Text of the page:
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Former TMU president David Armstrong makes gridiron impact at St. Thomas; new team faces Saints

By Walter Villa
Special to the NKyTribune

MIAMI GARDENS, Fla. — David Armstrong’s mother, Dolores, has had Cleveland Browns season tickets for more than 60 years.

His father, William, who passed away three years ago, used to play street football with Don Shula. David Armstrong’s paternal grandfather, also named William, was one of the first ushers hired when Cleveland’s Municipal Stadium opened in 1931, working Indians and Browns games right up until he passed in 1964.

David Armstrong, former president of Thomas More University and now the president of St. Thomas University in Miami Gardens, grew up on Cleveland’s East Side, entrenched in the city’s passion for sports, especially football.

“I was one of seven kids,” Armstrong explained, “and you weren’t an official member of our family until my dad took you to a Browns game. “Even years later, when I was working in Kentucky, I would drive to my parents’ house for Browns home games. I’d get there by 10 a.m., and (my mother) would have the van packed with fried chicken and pizza. Browns games were a fabric of who we were.”

“We’re going to start football in Year One.” (STU photo)

Given that history, it was only natural that one of the first things that Armstrong did after getting hired last year at St. Thomas was to announce that the university would be starting an NAIA football program.

Board members at St. Thomas had talked about “possibly starting football by 2022 or beyond,” Armstrong said. “But when I took the job, I said, ‘We’re going to start football in Year One.’”

Year One starts on Saturday at noon as the Bobcats will play host to Thomas More University. The visiting Saints from Crestview Hills are 0-1 after dropping a 54-49 decision to Kentucky Christian last Saturday night.

St. Thomas, which for more than two decades was once the practice home of the Miami Dolphins – that era included Shula’s Perfect Season of 1972 – finally has its own football program, and Armstrong hasn’t forgotten his Cleveland roots.

His first major football hire at St. Thomas was the head coach, Bill Rychel, who is also from Cleveland. In fact, Rychel’s father and Armstrong both attended the same Cleveland high school, St. Peter Chanel, which closed in 2013.

Rychel was hired less than two months after Armstrong made the announcement, on Aug. 29, 2018, that St. Thomas would start football. The two had worked together at Notre Dame College of Ohio, an NCAA Division II school where Armstrong was vice president and Rychel was the offensive coordinator before being eventually being promoted to head coach.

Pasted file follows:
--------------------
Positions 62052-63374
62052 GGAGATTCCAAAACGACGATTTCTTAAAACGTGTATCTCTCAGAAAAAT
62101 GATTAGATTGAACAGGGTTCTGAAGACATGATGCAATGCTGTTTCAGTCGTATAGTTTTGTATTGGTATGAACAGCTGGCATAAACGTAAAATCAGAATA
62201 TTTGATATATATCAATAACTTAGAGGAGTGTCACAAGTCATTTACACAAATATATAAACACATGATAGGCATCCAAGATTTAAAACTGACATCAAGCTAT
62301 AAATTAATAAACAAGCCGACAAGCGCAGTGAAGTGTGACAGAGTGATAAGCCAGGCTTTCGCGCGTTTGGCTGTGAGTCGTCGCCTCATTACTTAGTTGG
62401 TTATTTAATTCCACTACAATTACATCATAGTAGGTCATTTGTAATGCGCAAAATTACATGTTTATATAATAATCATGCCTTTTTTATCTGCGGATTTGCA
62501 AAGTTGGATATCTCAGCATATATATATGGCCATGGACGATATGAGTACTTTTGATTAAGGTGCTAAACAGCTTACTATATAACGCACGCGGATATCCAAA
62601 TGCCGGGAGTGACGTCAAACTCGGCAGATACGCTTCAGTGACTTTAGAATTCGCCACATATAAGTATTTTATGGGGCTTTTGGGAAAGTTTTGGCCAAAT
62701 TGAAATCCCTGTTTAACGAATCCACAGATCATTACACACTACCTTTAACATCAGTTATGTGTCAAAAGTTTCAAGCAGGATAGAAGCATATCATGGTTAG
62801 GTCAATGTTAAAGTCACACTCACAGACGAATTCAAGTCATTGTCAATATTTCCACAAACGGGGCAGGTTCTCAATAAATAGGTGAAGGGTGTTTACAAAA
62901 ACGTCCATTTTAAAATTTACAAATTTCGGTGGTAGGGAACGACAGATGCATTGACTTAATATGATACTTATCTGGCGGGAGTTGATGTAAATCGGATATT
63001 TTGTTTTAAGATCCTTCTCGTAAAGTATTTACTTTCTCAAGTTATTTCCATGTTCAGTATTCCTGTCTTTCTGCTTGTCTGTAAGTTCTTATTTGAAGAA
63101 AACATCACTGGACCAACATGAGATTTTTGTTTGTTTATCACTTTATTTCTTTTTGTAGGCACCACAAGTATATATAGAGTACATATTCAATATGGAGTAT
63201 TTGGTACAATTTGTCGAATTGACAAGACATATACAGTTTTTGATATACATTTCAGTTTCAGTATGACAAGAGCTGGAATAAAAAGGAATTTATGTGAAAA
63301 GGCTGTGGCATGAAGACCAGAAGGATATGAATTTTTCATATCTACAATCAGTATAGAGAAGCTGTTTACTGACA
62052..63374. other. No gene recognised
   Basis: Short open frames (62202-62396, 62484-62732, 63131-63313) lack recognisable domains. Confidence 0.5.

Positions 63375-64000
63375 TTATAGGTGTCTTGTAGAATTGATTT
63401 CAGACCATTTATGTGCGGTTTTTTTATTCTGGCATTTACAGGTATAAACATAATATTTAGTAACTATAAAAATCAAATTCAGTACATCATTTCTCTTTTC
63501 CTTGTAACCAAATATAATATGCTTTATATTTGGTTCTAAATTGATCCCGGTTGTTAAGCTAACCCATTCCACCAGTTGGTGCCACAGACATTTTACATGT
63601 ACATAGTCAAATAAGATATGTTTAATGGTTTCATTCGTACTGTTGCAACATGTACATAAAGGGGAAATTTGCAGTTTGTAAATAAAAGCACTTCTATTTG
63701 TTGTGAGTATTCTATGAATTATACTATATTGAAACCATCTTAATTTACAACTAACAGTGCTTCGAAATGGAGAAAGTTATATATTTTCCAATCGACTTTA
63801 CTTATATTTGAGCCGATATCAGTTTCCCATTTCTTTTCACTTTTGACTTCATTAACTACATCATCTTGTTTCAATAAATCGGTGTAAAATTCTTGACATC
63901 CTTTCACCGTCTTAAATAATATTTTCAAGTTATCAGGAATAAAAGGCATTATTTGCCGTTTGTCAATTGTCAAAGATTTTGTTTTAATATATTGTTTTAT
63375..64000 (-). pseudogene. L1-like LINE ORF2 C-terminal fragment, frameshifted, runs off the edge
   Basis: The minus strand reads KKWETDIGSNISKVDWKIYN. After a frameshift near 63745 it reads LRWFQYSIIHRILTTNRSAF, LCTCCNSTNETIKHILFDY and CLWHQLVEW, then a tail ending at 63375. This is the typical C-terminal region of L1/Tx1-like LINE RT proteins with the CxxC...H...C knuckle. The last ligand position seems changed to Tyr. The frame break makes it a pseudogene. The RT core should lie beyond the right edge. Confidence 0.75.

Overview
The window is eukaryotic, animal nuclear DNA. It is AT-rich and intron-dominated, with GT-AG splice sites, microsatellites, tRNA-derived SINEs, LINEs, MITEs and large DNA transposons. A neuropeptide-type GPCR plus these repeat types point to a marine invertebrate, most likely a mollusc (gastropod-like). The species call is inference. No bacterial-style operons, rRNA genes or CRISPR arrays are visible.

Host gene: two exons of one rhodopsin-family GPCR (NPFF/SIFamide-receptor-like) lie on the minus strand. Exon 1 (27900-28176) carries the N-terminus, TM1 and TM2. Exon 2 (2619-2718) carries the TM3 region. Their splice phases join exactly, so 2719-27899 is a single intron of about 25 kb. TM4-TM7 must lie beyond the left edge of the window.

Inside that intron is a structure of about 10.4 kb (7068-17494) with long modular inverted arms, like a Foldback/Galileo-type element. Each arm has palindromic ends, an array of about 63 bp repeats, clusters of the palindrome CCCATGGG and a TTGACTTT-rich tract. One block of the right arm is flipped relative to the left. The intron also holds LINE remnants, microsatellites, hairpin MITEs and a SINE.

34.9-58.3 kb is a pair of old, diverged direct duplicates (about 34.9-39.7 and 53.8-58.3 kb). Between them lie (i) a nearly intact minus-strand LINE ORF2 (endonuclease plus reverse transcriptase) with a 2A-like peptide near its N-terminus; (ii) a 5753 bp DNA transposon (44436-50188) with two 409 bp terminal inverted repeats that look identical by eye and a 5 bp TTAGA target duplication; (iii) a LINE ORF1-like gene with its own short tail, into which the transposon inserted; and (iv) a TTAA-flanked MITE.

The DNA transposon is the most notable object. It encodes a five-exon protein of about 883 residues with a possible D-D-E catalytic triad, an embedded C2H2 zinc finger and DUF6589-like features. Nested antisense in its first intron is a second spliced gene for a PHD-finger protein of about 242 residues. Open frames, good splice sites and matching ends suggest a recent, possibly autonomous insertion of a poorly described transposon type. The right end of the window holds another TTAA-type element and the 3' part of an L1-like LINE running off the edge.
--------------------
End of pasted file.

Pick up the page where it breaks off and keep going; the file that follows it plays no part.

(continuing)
Rychel and Armstrong are kindred spirits — both of them played small-college football as offensive linemen.

“When (Armstrong was hired as St. Thomas’ president), I called on that first day, to congratulate him,” Rychel said. “I knew St. Thomas didn’t have football, and I asked him if he wanted to start a program. He said, ‘Absolutely — that’s one of the things that intrigued me about the job.’”

Rychel, who was an offensive coordinator at Savannah State at the time he placed that call, knew one key thing about St. Thomas, which was its location in South Florida, regarded by many as the nation’s best recruiting turf for high school football.

“It’s South Florida,” Rychel said simply. “It’s even easier (to build a football program) and better, potentially.”

Beyond Rychel, Armstrong also hired his former high school coach, Regis Scafe, who coaches the Bobcats’ outside linebackers.

St. Thomas plays host to Thomas More at noon Saturday in Miami Gardens, Fla. Former Thomas More president David Armstrong (center) played a major role in starting up the football program at St. Thomas. (STU photo)

Scafe was a long-time college head coach, leading Cleveland’s John Carroll University to a school-record 12 wins and the NCAA Division III national semifinals in 2002. But Scafe, now 69, was retired and living with his wife, a park ranger, in Bend, Oregon, when Armstrong and Rychel convinced him to return to football.

“At first, I said, ‘I don’t know,’” said Scafe, who has 45 years of coaching experience and was a conference coach of the year as recently as 2016 at Thomas More. “But (Armstrong) put the carrot out there, and Coach Rychel followed up with a couple of phone calls.

“I was intrigued. I thought it would be really exciting to be a part of – this area for football … oh my God. It’s awesome. And with Dave behind it … and a nice Catholic school like this – it was a natural. I came a long way (from Oregon) for this.”

The Cleveland connection goes beyond Armstrong, Rychel and Scafe. It also includes defensive coordinator Alex Gray, quarterback coach Malik Grove, offensive line coach Anthony Neymeiyer and defensive assistant Greg Cielek, who is also an academic coordinator.

St. Thomas’ inaugural football roster is comprised of Floridians mostly, but there is a quarterback from Cleveland, and that makes sense since Ohio has already given Miami sports heroes such as Shula, Larry Csonka, Paul Warfield … and, oh yea, a guy named LeBron James.

“The Cleveland mafia is coming down,” Armstrong joked when asked about the Bobcats football program. “We’re getting the band back together.”

Walter Villa is a freelance writer from Miami

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